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All you want to know about FPO (Follow on Public Offering)

All you want to know about FPO (Follow on Public Offering)


Category : Knowledge Center

Follow on Public Offer (FPO)

An FPO is when a company that is already on the stock exchange wants to raise more money by selling more of its shares to the public. It is like the company saying, "We're already on the stock exchange, but we need more money, so we're giving people the opportunity to buy more shares in our company."

Types of Follow-On Public Offers (FPOs)

A dilutive FPO means that a company is creating more shares to sell to the public, which can reduce the ownership percentage and earnings for existing shareholders.

A non-dilutive FPO means that the company is not creating new shares, but instead, existing shareholders are selling their own shares to the public. This does not change the value or ownership for current shareholders.

What Are the Benefits of Follow-On Public Offers (FPOs)?

An FPO (Follow-on Public Offering) is a way for companies to raise more money from the public by selling additional shares of their stock. Here is what it means for companies:

Getting more money: Companies launch an FPO to raise extra funds. They can use this money to pay off debts or invest in growing their business.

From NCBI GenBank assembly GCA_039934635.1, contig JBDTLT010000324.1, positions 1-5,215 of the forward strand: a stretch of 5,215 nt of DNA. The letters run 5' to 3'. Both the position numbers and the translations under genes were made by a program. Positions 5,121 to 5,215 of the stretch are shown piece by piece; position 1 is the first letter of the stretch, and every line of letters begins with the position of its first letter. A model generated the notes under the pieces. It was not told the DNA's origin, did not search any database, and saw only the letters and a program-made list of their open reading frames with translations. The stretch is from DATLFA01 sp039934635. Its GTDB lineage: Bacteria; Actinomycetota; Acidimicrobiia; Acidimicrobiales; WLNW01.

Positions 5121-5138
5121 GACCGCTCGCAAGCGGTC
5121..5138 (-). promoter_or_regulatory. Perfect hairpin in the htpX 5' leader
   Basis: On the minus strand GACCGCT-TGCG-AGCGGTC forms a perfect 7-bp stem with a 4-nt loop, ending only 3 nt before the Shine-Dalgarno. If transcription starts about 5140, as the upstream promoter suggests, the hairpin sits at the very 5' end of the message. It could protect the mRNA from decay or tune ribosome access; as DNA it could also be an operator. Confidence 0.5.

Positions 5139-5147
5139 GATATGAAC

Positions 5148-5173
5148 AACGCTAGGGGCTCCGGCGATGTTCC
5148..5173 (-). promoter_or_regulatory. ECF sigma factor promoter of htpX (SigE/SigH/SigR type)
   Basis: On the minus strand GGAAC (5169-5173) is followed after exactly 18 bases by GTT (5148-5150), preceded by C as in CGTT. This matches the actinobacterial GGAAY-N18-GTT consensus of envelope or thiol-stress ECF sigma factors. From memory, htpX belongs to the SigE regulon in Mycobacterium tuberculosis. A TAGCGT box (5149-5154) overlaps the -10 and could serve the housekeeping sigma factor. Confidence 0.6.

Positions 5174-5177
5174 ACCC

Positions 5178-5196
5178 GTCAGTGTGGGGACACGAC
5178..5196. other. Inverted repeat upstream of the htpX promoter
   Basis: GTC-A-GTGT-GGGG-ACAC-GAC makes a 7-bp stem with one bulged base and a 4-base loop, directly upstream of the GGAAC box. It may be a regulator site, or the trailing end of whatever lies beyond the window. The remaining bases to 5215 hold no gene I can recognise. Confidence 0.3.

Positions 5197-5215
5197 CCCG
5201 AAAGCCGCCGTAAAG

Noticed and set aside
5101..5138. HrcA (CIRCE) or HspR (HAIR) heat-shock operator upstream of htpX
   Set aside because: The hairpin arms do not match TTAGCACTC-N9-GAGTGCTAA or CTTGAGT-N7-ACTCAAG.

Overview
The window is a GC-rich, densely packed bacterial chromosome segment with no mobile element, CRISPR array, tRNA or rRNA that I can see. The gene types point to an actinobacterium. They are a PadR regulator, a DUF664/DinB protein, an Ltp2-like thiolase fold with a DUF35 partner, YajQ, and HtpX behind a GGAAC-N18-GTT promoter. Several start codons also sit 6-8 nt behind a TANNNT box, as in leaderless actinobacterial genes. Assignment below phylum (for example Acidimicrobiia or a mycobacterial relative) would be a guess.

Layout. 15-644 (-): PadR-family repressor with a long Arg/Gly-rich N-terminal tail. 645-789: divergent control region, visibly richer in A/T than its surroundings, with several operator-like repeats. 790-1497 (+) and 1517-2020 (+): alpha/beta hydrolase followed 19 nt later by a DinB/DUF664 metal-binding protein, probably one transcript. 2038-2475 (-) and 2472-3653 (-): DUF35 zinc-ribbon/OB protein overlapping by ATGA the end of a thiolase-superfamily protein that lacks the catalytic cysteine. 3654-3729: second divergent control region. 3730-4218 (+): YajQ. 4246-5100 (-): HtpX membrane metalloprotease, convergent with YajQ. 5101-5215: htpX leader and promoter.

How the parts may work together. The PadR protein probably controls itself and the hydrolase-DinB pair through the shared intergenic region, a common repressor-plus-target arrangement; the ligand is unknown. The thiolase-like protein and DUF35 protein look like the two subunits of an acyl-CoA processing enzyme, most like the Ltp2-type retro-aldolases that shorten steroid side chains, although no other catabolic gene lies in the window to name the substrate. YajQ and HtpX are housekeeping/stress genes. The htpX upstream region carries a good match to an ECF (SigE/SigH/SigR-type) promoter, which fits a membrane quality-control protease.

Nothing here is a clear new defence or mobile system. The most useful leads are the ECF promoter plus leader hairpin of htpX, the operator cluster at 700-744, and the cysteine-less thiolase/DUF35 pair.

Making shares easier to buy and sell: An FPO increases the number of shares available for investors to buy and sell. This means there is more liquidity, making it easier for people to trade the company's stock.

Bringing in new investors: Through an FPO, a company can attract new investors who buy their shares. This helps the company diversify its investor base and increases the ownership of different individuals in the company.

Building a better reputation: A successful FPO can enhance a company's reputation in the market. It shows that investors believe in the company's potential for growth and financial stability, which can improve how the company is perceived by others.


Initial Public Offering (IPO):

  • Private companies want to raise money to grow their business.
  • They decide to offer shares (pieces of ownership) of their company to the general public for the first time.
  • By doing this, the owners and promoters of the company give up some of their ownership to investors who buy these shares.
  • The company becomes a publicly listed company and its shares can be bought and sold on stock exchanges.
  • The company uses the funds raised from the public to finance its activities and expand its operations.

Follow-on Public Offering (FPO):

  • Companies that are already listed on the stock exchanges may want to raise more money or reduce their debt.
  • They decide to offer additional shares to the general public.
  • By doing this, the company increases the number of shares available in the stock market.
  • This may dilute the ownership of the existing shareholders, including the owners and promoters.
  • The company uses the funds raised from the FPO to either strengthen its financial position or finance new projects.

In simple terms, an IPO is when a private company goes public for the first time by selling shares to the public, while an FPO is when an already listed company offers more shares to the public to raise additional funds or reduce debt.

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